There are many wine regions in Georgia that winemakers and oenophiles will want to explore. This nation is rich with a great history of wine making, as well as the earliest recorded use of grape cultivation which dates back eight thousand years! Georgians have created some unique wines during their long tradition and they have a tradition of hospitality to match.
We've deliberately left the vintage year off of the following wines since quite frankly Georgia Wines can be challenging to get in the United States. As such the following tasting notes may differ from the specific vintage that you find at your local wine shop. However, we did select the following varieties since they are among the more popular Georgia Wines that are found in the United States and can also be ordered online from their distributors.
Mukuzani - Sada Imports
Mukuzani from Sada Imports is a made of 100% Saperavi grapes and bears the Mukuzani appellation. It is aged 1 year in oak barrels and characterized by it's dark red color and a nose of oak and berries. This red wine pairs well with meat, cheese, and vegetables.
Tsinandali - Sada Imports
This Sada Imports Tsinandali white wine is made from a blend of 80% Rkatsiteli and 20% Mtsvane sourced from the Tsinadali appellation located in the Telavi region. The wine features a yellow hue and a fresh, harmonious taste that is best paired with fish and cheese.
Kindzmarauli - Teliani Valley
Kindzmarauli from the Teliani Valley is an authentic, naturally semi-sweet wine made from the tannic and complex Saperavi grape varietal.
Its distinctive characteristics lend balance to the natural sweetness and results in a well structured wine that makes for great pairings such as blue cheese and fresh fruits or spicy duck.
Tsolikouri - Teliani Valley
Thanks to western Georgia's humidity, Georgian wines tend to have higher acidity levels in order to survive such a diverse climate. Tsolikouri is the most planted grape of this region.
This Teliani Valley Tsolikouri follows that with a delicate aroma of honey, citrus and a whisper of cider notes. This is a crisp, refreshing wine with a slight amount of tannin and much minerality,. It pairs nicely with chicken dishes and sea bass and is a great introduction to a skin contact style.
Mtsvane - Shalauri Cellars
This Shalauri Cellars Mtsvane is an unforgettable, specialty Georgian wine that wine lovers will want in their collection. Mtsvane is an artisan wine produced in the traditional way. As such, it is an aromatic wine best savored by pouring it into a wine glass, inhaling its aroma and swirling it 5 to 10 times before inhaling again to enjoy its hint of a bouquet of fresh cut flowers blooming in your wine glass.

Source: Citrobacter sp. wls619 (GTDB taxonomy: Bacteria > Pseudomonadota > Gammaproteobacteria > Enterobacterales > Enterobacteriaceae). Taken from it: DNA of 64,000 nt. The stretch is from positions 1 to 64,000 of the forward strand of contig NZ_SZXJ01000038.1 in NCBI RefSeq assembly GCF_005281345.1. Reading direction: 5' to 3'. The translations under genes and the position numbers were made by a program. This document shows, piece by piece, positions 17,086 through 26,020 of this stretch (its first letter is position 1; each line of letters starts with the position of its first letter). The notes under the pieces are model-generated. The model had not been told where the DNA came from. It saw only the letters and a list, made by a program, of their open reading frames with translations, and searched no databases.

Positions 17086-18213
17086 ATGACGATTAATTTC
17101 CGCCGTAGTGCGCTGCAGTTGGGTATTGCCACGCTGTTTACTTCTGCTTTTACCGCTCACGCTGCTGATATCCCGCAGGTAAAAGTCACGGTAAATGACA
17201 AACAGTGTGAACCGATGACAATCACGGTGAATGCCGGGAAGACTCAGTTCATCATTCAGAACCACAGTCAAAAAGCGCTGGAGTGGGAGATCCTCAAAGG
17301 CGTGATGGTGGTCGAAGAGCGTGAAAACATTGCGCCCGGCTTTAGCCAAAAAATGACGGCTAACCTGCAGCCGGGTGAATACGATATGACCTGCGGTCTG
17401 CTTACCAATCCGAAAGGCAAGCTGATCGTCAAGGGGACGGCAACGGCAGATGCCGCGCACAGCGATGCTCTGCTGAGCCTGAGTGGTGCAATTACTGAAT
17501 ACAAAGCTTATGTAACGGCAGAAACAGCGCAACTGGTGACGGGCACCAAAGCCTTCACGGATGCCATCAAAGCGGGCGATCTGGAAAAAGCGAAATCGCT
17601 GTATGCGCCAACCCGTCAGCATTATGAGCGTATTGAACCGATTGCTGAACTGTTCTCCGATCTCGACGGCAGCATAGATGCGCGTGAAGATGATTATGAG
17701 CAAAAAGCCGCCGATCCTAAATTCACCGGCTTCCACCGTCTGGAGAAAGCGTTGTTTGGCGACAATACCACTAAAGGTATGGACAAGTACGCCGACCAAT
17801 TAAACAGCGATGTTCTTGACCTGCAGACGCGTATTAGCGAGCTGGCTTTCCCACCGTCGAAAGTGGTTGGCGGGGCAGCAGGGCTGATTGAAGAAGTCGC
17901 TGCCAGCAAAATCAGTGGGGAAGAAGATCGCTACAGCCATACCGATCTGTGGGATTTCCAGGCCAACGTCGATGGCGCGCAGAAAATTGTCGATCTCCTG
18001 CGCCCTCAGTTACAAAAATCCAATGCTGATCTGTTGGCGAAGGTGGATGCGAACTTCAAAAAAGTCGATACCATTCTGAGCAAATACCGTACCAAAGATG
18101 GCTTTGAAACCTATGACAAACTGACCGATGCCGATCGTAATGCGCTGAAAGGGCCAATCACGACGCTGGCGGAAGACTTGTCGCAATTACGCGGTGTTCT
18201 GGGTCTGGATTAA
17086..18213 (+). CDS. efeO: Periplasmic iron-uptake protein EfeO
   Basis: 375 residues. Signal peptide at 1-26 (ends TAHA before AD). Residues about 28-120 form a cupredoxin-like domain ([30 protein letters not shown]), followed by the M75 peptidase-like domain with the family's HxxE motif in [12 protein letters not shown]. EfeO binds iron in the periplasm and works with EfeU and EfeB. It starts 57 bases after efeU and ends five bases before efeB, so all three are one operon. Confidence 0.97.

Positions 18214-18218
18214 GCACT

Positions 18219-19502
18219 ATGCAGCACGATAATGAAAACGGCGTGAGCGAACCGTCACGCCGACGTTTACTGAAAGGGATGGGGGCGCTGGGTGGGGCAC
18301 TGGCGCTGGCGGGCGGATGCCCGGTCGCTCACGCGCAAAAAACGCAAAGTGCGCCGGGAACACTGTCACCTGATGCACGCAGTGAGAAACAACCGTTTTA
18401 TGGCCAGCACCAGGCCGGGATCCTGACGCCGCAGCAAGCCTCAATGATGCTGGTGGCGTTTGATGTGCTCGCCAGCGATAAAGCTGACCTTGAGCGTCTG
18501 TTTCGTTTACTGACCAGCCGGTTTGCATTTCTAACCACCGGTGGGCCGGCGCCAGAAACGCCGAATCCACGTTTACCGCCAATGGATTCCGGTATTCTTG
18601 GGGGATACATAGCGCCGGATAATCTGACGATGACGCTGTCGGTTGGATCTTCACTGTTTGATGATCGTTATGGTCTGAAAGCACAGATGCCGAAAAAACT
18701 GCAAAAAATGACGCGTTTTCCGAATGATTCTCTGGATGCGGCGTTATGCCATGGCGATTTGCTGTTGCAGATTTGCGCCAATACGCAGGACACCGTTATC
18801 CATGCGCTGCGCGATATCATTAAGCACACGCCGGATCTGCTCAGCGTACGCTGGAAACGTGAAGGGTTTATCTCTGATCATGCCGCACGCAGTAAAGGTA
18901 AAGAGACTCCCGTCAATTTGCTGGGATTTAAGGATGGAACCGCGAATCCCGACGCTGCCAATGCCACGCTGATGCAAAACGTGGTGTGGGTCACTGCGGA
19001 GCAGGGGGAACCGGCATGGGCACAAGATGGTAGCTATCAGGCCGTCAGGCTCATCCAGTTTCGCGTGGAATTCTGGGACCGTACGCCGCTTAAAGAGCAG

Mtsvane offers a flavor of honey and dried fruit mingled with herbs and has a nuttiness and firm tannin present in this complex layered wine. Pair Mtsvane with fish or grilled pork to optimize its complexities.
Georgian Wines - An Old World Experience That Deserves To Be Rediscovered
Georgian wines by their very nature make dining with family or friends a truly unique experience. It is also a chance to indulge in a new wine experience in Old World style. For the aspiring oenophile that is looking for something unique and different there are two options - experiment with unique blends and new grapes from regional winemakers, or explore a completely new area.
We love the first option but are enamored by the sense of adventure offered by the second.
Georgia is a country with a rich heritage and tradition that remains largely forgotten by most American wine drinkers who see the western European trio of France, Italy, and Spain as the motherland of wine. However, the deeper you go here, the realization that there are 500+ indigenous grapes that have been cultivated by humans and turned into wine for more than 8,000 years is just mind blowing.
So, if you are looking for something different, I encourage you to ask your local wine merchant for some Georgian wine recommendations. Like with the varietals you enjoy today, there are some you will prefer more than others but it is the experience the the journey of exploration that is part of the fun here.
Some of the Above Photos Are Copyright J. Peterson / Marq Wine Group.
- Written by James Hills